No modern, fuel-injected, computer-controlled vehicle needs an "Italian tuneup."
Don't get me wrong, though. I often stomp the gas pedal in my modern, fuel-inject, computer-controlled vehicles and explain to the wife that "I'm blowing out the carbon." She just looks at me and says, "It's your gas money".
That's my choice, on my car. The shop does it, well, that's quite a bit different.
That happened to us while our jeep was in the shop. We received a ticket for running a red light from one of those cameras at the intersections everywhere here in Florida. We had to prove it was one of the jeep staff who drove it home to eat lunch. Finally jeep accepted responsibility and paid the ticket.
Mrs. RQSR had a 91 SAAB 9000 SPG once upon a time many moons ago. Had it in a shop for a tune up over in Highland. Young fellow working at the shop took the car for a joy ride to San Bernardino College, was apparently showing off to the ladies walking down the sidewalk to classes, and ran that sucker into the back of a Mercedes Benz. The car was a Total loss. Was a real heartbreaker. It was not a car one replaced easily, and we never did. Insurance never seems to cover the entire loss.
My dad had his Mercedes in the shop, and when he picked it up, there was an extra engine in the trunk.
We theorized that a mechanic was bootlegging an overhaul when a supervisor suddenly showed up and he hid the evidence in the trunk of the nearest car.
700 to 800 miles. More than needed for a repair shop to see if the car is working properly after service. Much more.
So, it’s impossible for a modern car to foul its plugs or have carbon buildup? Not impossible.
Even a car with the fuel air mixture and even the spark timing and pulse width controlled in a feedback loop and with unleaded gas can have a problem, not as bad as earlier cars but still, you drive a high performance car like grandma and it’s going to load up, not as sensitive as it was since the manufacturers try to lean out the mixture past stoichiometric but it’s still possible. Even though plugs are supposed to last 100K miles (which is pretty awesome) they still should be replaced well before the 100k limit as the gap gets larger as the electrode wears away.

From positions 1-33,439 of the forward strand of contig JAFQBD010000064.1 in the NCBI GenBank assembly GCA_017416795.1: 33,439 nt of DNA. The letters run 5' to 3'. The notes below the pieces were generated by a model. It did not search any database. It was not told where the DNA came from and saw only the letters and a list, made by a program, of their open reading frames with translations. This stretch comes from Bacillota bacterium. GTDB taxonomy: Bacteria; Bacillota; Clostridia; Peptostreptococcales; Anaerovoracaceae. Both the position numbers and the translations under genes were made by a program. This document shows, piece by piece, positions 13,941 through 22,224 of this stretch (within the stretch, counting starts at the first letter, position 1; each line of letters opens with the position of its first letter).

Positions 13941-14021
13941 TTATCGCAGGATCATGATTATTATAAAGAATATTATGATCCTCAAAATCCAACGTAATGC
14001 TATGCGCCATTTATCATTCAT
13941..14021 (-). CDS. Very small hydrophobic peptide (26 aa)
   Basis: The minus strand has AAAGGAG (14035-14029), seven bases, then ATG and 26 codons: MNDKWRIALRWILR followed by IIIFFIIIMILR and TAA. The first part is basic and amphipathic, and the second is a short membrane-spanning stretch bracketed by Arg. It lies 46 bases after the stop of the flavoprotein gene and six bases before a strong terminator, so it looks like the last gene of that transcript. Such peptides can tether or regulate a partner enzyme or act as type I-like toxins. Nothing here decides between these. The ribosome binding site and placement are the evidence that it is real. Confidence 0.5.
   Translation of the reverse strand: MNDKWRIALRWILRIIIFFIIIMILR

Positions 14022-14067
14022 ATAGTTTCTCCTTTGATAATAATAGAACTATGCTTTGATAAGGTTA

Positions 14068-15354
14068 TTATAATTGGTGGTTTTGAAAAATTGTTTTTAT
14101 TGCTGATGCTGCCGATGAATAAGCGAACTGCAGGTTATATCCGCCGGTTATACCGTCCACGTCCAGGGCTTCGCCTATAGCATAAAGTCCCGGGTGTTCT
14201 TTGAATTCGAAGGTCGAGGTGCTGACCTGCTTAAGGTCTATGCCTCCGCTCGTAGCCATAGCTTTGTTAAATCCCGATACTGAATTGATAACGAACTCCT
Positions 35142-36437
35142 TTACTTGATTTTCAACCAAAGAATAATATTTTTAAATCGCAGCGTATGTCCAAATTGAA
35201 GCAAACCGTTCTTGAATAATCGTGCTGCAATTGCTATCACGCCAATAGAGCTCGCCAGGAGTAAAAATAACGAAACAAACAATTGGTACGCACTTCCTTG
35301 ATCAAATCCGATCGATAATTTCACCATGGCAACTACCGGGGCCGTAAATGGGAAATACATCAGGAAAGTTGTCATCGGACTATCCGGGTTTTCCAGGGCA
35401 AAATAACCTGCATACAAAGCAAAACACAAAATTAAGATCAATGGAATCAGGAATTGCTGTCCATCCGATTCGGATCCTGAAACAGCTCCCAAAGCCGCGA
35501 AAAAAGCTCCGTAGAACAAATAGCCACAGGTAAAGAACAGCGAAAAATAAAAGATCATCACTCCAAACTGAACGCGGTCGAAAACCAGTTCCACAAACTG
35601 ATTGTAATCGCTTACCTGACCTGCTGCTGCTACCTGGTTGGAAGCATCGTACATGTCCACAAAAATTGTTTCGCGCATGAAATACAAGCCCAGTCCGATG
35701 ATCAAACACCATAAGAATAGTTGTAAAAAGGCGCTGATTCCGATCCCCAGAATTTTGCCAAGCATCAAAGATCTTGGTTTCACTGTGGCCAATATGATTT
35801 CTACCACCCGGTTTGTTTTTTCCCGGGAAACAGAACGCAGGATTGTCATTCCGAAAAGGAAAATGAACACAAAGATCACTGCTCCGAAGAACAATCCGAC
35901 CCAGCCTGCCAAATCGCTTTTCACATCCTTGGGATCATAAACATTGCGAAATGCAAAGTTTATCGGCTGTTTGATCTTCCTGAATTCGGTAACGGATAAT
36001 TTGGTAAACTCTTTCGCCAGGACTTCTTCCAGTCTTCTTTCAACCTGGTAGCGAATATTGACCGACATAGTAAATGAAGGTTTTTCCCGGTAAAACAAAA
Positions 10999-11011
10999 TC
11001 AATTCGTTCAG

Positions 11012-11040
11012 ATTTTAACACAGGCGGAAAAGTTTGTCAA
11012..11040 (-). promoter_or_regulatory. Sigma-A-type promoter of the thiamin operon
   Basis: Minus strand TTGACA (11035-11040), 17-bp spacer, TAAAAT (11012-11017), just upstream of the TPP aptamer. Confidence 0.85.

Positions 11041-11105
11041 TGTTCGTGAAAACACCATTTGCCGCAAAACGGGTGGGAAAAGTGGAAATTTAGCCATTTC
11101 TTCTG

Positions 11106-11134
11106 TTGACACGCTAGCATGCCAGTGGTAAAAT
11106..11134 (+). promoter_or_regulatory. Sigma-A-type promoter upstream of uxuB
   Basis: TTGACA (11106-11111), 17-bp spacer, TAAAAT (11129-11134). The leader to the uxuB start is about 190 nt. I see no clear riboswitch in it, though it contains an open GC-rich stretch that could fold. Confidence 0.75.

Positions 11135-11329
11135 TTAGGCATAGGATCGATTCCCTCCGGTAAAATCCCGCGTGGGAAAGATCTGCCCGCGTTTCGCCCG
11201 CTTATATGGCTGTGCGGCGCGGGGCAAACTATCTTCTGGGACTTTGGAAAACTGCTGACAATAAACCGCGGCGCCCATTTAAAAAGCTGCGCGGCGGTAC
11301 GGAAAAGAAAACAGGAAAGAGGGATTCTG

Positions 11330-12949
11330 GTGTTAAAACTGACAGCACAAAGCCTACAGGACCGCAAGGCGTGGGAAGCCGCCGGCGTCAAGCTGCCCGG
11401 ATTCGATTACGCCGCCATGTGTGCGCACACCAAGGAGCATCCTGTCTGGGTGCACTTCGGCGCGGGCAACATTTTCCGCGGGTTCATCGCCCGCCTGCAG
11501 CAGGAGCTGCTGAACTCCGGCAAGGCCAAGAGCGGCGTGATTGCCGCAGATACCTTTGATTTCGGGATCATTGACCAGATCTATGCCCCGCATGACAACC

Modern cars also do a self-cleaning oven kind of thing to keep the cats clear but it’s not impossible for the fine openings in the converter matrix to get clogged as well.
Newer cars fail smog tests, why do you think that happens? And I’m not talking a physical problem like a blown coil or stuck injector.
Any self-respecting mechanic would have raised the front end off the floor, put it in reverse and backed the mileage off the odometer.
Not impossible. Just far less likely.
Compared to a ‘69 Chevy, definitely.
Friend of mine once dropped off his sports car at the service shop. He was given a lowly courtesy car and drove away. Few minutes later he was overtaken by his own sports car. He stopped and phoned the shop, “Where are you taking my car?” “Hold on a minute,” they said. “Ooooooooooooooh it’s not here!” Turned out someone must have driven it out of their shop and nobody noticed! Never seen again. Shop paid up!
Only 100 copies of the 1961 Ferrari 250 GT California were built. So, it's a rare car, and they couldn't afford one for the driving sequences. At the time of filming, one was worth $350,000 -- and one has recently sold at auction for over $10M.
They used a real one for close-up scenes. But, for the rest of the movie, they built three replicas. The one used for driving scenes was... difficult. They had to film the scene at the garage multiple times because the engine died when the attendant tried to drive it off.
However, one of the replicas was restored, and recently sold at auction for $235,000.
My insurance might not cover the entire loss, but I would have been sure that the repair shop's insurance did.
Or, they would have be explaining to the local police about unauthorized use of a motor vehicle.
I had a '66 Nova SS with a 327 running a Holly 750 dual inlet vacuum secondary. That sucker would load up at open throttle (ha). Really, it was too much carb for a 327, it hated to idle, and it hated normal driving, but man, was it fun when you stomped on it (on straight roads anyway). It cornered, how shall we say? Poorly.
I'll concede to your knowledge of more modern vehicles. I've never had problems with them, unless something did actually break/go bad. But, then again, I don't baby my cars, either. I let them see red line on occasion.